We found that the clusters found in microarray data do not in general agree with functional annotation classes. Although many statistically significant relationships can be found, the majority of clusters are not related to known biology (as described in annotation ontologies). This implies that use of guilt-by-association is not supported by annotation ontologies. Depending on the estimate of the amount of noise in the data, our results suggest that bioinformatics has only codified a small proportion of the biological knowledge required to understand microarray data.
The annotated clusters can be found at http://www.aber.ac.uk/compsci/Research/bio/dss/gba/.
Two main approaches have been employed in testing the reliability of microarray clusters: self-consistency, and consistency with known biology. In self-consistency the idea is to predict some left out information in a cluster. For example Yeung et al. [Yeung2001] used self-consistency to assess the results of their clustering by leaving out one experimental condition (or time point), and using this held out condition to test the predictive ability of the clusters. They were testing whether the cluster could predict the value of the missing experimental condition, or the value at the missing time point.
The idea behind the use of existing biological knowledge is that if a cluster is consistent with known biological knowledge then it reflects a real feature in the data. This is essentially a systematic version of the informal approach generally taken to evaluate clustering. This idea was used by Tavazoie et al. [Tavazoie1999] who clustered the S. cerevisiae cdc28 dataset [Cho1998] with k-means clustering (k=30), and checked the validity of their clustering by mapping the MIPS functional classes onto the clusters to show which classes were found more often than by chance in each cluster. Several clusters were significantly enriched for one or more classes.
In this paper we combine the ideas of self-consistency and using known biological knowledge to test systematically the relationship between microarray clusters and known biology. We examine, for a range of clustering algorithms, the quantitative self-consistency of the functional classifications in the clusters.
Hierarchical and k-means clustering are the two methods currently available on the Expression Profiler (http://ep.ebi.ac.uk/) web server. The Expression Profiler is an up to date set of tools available over the web for clustering, analysis, and visualisation of microarray data.
Hierarchical clustering is an agglomerative method, joining the closest two clusters each time, then recalculating the inter-cluster distances, and joining the next closest two clusters together. We chose the average linkage of Pearson correlation as the measure of distance between clusters, and a cut-off value of 0.3.
K-means clustering is a standard clustering technique, well known in the fields of statistics and machine learning. Correlation was used as distance measure. We used k=100.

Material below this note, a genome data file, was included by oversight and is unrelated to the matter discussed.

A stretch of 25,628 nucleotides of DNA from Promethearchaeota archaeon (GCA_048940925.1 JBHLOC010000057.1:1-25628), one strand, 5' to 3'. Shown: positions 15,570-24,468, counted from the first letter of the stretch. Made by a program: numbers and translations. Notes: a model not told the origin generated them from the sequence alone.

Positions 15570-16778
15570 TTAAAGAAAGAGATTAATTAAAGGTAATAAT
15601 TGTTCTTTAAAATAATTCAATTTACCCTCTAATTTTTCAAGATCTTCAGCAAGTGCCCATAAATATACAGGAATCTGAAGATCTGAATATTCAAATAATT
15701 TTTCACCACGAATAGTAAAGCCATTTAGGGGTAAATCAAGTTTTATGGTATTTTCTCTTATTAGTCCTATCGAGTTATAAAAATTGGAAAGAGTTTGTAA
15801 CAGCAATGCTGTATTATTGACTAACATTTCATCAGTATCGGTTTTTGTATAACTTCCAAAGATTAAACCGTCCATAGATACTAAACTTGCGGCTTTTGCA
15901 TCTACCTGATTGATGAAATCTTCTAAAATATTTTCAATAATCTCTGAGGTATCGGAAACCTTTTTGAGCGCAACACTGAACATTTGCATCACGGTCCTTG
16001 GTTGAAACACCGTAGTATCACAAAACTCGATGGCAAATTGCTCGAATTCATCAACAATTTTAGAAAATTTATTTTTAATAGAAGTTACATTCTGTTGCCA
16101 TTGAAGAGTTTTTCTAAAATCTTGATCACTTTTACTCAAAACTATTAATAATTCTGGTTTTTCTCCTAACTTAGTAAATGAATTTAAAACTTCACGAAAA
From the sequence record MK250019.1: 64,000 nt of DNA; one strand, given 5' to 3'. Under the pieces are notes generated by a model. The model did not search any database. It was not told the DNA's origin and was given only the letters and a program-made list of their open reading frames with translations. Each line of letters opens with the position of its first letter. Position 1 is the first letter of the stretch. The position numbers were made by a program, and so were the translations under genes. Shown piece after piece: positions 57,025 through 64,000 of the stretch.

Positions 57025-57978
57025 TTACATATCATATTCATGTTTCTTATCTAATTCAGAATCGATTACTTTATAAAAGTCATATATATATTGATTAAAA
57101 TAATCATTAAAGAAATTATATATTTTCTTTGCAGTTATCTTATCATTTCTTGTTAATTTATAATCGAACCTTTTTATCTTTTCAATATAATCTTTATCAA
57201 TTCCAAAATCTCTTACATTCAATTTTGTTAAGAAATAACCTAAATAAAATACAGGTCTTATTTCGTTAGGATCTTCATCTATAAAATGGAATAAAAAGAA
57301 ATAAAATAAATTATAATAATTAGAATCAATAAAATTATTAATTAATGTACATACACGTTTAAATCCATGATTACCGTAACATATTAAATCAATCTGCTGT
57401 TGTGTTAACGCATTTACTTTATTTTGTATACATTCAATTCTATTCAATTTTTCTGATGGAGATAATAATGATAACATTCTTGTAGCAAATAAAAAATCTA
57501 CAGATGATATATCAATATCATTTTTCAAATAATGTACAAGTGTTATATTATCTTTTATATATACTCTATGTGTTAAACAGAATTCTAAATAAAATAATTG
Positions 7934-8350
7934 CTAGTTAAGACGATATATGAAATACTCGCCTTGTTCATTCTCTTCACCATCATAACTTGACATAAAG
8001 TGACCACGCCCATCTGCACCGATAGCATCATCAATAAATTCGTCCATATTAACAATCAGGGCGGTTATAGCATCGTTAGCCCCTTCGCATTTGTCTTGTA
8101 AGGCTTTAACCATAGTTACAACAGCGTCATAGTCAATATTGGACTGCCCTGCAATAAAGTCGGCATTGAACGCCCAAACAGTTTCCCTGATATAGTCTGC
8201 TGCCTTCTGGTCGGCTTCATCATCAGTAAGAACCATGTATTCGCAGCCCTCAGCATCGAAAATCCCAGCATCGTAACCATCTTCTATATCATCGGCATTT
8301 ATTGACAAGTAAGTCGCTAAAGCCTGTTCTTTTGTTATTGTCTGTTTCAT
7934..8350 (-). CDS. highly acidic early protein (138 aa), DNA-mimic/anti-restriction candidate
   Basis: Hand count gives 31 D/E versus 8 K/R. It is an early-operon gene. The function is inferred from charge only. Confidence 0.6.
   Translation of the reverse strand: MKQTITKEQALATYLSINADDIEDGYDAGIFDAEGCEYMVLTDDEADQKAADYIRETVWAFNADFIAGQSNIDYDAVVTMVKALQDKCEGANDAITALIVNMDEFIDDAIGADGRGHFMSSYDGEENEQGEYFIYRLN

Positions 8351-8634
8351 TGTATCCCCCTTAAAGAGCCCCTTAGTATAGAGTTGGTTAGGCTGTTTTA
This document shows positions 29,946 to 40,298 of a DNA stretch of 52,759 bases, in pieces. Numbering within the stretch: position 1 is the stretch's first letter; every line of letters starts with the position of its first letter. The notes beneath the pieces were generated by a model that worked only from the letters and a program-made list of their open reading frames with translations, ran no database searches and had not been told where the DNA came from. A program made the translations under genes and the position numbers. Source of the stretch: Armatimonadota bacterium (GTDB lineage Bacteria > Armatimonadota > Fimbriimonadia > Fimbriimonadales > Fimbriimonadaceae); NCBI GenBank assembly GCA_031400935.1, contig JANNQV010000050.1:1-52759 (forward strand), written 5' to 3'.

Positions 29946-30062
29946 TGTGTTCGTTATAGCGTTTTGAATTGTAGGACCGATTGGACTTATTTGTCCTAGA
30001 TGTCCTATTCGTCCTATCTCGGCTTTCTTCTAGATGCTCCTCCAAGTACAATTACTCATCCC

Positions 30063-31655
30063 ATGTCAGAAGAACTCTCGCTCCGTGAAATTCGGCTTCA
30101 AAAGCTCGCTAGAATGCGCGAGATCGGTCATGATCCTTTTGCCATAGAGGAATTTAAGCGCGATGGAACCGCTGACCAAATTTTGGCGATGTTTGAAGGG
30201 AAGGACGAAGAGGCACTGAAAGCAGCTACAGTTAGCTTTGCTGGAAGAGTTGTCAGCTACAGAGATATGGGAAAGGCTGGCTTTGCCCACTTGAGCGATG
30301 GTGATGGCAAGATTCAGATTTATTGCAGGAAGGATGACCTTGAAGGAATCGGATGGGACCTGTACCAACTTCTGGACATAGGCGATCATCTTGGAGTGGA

The QT_CLUST algorithm is described in Heyer et al. [Heyer1999]. We implemented a modified version of this algorithm. The data was normalised so that the data for each ORF had mean 0 and variance 1. We did not implement Heyer et al.'s method of removal of outliers by computing jackknife correlations. Pearson correlation was used as a similarity measure, and each ORF was used to seed a cluster. Further ORFs were added to the cluster if their similarity with all ORFs in the cluster was greater than a fixed threshold (the cluster diameter). This was taken to be our final clustering. We henceforth refer to this method as QT_CLUST_MOD. We did not, as Heyer et al. do, set aside the largest cluster and recluster, since we did not demand a unique solution, and in fact we wanted a clustering in which each ORF could be in more than one cluster. Allowing each ORF to be in more than one cluster is similar to the situation when using the functional hierarchies as ORFs can belong to more than one functional class. There can be as many clusters as there are ORFs - there is no fixed number of clusters which has to be decided beforehand or as part of the training process. We used a cluster diameter (minimum similarity) of 0.7.
All clustering parameters (hierarchical cut-off value, k means, cluster diameter) were chosen to be reasonable after experimentation with various values. Although parameters could possibly have been further refined, this was not the aim of this work.
We form this measure as follows: in the k-means and hierarchical clusterings, each ORF appears in only one cluster, so we can take each ORF in turn and test whether or not the cluster without this ORF can predict its class; for the QT_CLUST_MOD scheme, the clusters are seeded by each ORF in turn, and we test for each seed in turn whether or not the rest of the cluster predicts the class of the seed. That is, we test whether or not the majority class of the cluster is one of the classes of the heldout ORF. The majority class is the class most frequently found among the ORFs in the cluster. We call this measure the `Predictive Power' of the clustering. The measure is related to our previous work in predicting ORF function from sequence [King2001]. Tests of predictive power were only carried out on clusters which had more than 5 ORFs, and only on ORFs which were not classified as unknown.
For example, if a cluster contained ORFs belonging to the following classes:
ORF Class orf1 A orf2 B orf3 A orf4 A orf5 A orf6 A orf7 A orf8 A orf9 B orf10 Athen the majority class of the cluster without orf1 would be "A", which is a correct prediction of the actual class of orf1. However orf2 and orf9 would be incorrectly predicted by this cluster. Class "A" is correctly predicted in 8/10 cases. (Class "B" is never predicted by this cluster, since it is never the majority class).